Monday, May 23, 2011

People don't think...

Greetings good citizen,

Stock markets around the globe are bleeding from the eyesockets (for the second consecutive week.) First it was chalked up to ‘fears’ surrounding the crippled Japanese economy and now it seems we are back to an issue that was supposedly ‘put to bed’ nearly a year ago.

I’m certain it doesn’t help to remind you that there were people saying it wasn’t enough even before the deal was sealed…but they were ‘brushed off’ and not heard from again.

Hell, even I have been saying for more than two years now that there was 'no possible solution'. It is impossible to ‘head-off’ a total financial collapse without a complete overhaul of the financial system.

And no, I am not trying to say I was ‘ahead of the curve’ on the European situation (even though I was in the respect of no solution here, by extension, means there is no solution there either.)

Any, onwards with today’s first offering

Investors fretted that the debt crisis was turning more acute because of mounting speculation Greece would have to restructure its debts, a warning from a leading credit ratings agency over Italy’s public finances, and a heavy defeat for Spain’s governing Socialists in regional elections.

The renewed jitters were particularly visible in stock markets, where most leading indexes around the world shed over 1 percent of their value. The euro was also in the firing line, briefly dropping 2 cents on the day to $1.3976 before recovering a bit to $1.4032, the first time since March it traded below $1.40.

Why the big fuss over, of all things, Greek sovereign debt?

You’ll have to shift mental gears with me if you want to chase this improbable chimera down because it really is ‘fuck you, pay me’ at its finest!

Because the biggest question that is continually ‘glossed over’ by the corporate owned media is precisely who (individual(s) or entities) is all of this debt owed to?

The ‘general’ answer is the banks, with no particular bank being painted as any more guilty/responsible than any other.

Um, also ‘not up for discussion/debate’ is who is liable for the bad decision to make these ginormous loans?

And guess who ends up taking it in the shorts regardless of who signed on the line…

Yup, the taxpayer! (Read: non-wealthy resident. Wealthy people don’t pay taxes.)

So, do we have a ‘political problem’ on our hands or do we have a legal problem…or, wait a minute, it could be BOTH!

The greatest ‘scam’ ever pulled is the banks putting the public on the hook for loan(s) it never should have made!

The ‘solution’ here is to prosecute the banks but the banks ‘own’ too many politicians.

Leaving the only viable solution as hanging the politicians for treason!

I keep repeating and honestly believe we will see the day when the key figures involved in this scam are sent to the gallows to be publicly executed.

Um, the ones who manage to survive the not so public lynchings. Sadly we can only hang them once.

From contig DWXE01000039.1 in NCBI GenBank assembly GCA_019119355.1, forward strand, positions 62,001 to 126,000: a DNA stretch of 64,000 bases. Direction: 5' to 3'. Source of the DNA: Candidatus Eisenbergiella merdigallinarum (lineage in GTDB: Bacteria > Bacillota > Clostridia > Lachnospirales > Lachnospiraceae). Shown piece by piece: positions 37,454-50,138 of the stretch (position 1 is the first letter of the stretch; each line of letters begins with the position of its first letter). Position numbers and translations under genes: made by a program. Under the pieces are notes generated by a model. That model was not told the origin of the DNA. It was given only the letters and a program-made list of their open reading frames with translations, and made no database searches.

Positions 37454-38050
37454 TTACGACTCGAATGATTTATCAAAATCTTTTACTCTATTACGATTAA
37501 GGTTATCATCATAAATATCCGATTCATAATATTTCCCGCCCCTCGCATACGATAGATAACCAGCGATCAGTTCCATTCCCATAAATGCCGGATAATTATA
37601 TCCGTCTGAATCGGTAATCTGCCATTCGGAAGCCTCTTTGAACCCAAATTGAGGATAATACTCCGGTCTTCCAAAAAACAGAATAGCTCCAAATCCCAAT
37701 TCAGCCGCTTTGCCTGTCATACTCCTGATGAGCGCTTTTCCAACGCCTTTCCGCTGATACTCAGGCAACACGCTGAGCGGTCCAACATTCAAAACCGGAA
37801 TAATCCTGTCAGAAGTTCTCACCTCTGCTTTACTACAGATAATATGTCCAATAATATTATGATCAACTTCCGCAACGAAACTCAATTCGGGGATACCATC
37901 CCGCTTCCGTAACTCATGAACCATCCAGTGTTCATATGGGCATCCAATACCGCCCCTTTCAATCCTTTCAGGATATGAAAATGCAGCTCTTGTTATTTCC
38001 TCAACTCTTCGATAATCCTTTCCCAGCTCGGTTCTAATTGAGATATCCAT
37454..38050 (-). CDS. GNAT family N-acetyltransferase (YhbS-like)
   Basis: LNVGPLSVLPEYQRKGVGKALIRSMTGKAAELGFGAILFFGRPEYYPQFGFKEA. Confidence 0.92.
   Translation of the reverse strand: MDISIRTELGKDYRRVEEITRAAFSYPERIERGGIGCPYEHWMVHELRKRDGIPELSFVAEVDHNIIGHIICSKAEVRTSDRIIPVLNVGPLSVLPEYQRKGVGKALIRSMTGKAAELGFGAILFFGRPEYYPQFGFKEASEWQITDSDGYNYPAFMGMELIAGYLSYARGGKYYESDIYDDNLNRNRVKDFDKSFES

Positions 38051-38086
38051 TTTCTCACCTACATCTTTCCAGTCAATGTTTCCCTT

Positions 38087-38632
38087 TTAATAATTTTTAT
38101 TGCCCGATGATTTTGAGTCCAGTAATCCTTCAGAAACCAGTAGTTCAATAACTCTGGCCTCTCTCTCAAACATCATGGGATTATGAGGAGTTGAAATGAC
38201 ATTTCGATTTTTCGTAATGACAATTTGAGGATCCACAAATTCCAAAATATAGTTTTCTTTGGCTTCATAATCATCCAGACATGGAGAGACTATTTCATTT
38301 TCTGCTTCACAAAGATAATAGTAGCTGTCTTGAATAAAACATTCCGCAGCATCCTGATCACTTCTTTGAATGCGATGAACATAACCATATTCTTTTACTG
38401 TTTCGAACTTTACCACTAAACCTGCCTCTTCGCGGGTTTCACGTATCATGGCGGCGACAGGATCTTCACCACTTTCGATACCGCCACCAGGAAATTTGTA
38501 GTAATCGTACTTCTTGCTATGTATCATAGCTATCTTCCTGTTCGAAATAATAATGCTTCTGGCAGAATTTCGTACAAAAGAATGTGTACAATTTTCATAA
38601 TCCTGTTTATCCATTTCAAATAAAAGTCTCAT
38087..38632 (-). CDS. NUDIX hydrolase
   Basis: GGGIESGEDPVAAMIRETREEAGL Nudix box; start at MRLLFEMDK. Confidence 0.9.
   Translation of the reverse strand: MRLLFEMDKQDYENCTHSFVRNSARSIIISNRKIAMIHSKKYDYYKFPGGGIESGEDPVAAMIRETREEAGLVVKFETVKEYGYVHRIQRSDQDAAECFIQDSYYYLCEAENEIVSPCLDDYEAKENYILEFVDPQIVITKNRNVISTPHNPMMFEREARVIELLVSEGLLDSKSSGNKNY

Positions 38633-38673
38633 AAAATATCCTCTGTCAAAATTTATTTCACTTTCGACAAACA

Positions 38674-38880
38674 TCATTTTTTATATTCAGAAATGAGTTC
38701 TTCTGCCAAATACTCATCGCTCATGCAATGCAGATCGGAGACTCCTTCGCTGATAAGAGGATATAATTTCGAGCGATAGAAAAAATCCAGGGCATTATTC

In today’s second offering we have a fresh perspective:

On one side, Germany is taking a hard line against anything resembling aid to its troubled neighbors, even though one important motivation for the current rescue program was an attempt to shield German banks from losses.

On the other side, the E.C.B. is acting as if it is determined to provoke a financial crisis. It has started to raise interest rates despite the terrible state of many European economies. And E.C.B. officials have been warning against any form of debt relief — in fact, last week one member of the governing council suggested that even a mild restructuring of Greek bonds would cause the E.C.B. to stop accepting those bonds as collateral for loans to Greek banks. This amounted to a declaration that if Greece seeks debt relief, the E.C.B. will pull the plug on the Greek banking system, which is crucially dependent on those loans.

At the end of the day good citizen, this whole fiasco of transferring all of this ‘bad debt’ onto the taxpayers is being justified in order to ‘save’ the global financial system!

Like it is worth saving!

Hey boys and girls, ‘banking’ is not ‘rocket science’ (as long as your not trying to swindle the average customer.) Push comes to shove the government could ‘step in’ and be our new interim ‘banker’.

It’s not like we will stand there, confounded as to what to do if the banks who made those reckless loans go out of business!

In fact, failing to put them out of business is a major legal/political failure!

The laws are not being upheld, so the public is not being served!

But I belabor the obvious, don’t I ?

With ‘default’ already in the cards in Europe, what do you suppose is the next step in the ‘funny money’ house of cards?

Left to our imagination is ‘who precisely’ gets to decide what each Utah gold or silver coin is worth in, er, ‘real money’?

His idea isn’t to return to the gold standard, when the dollar was backed by gold instead of government goodwill. Instead, he just wanted to create options for consumers.

“We’re too far down the road to go back to the gold standard,” Galvez said. “This will move us toward an alternative currency.”

will the new gold and silver ‘alternative currency’ be payable in Euros, Dollars or Whiskey and Gunpowder?

Bad enough people are losing faith (as well as purchasing power) with their (enforced) reliance on ‘fiat currency’. It is a no brainer that the backers of this devisive legislation are…you guessed it, ‘nothin’ go up top conservatives’ who (obviously) don’t understand money at all.

How sad an indictment is it that the ‘Don’t understand money club’ includes most of the world?

How fortunate is it for the governments of the world that their people DON’T THINK?

Thanks for letting me inside your head,


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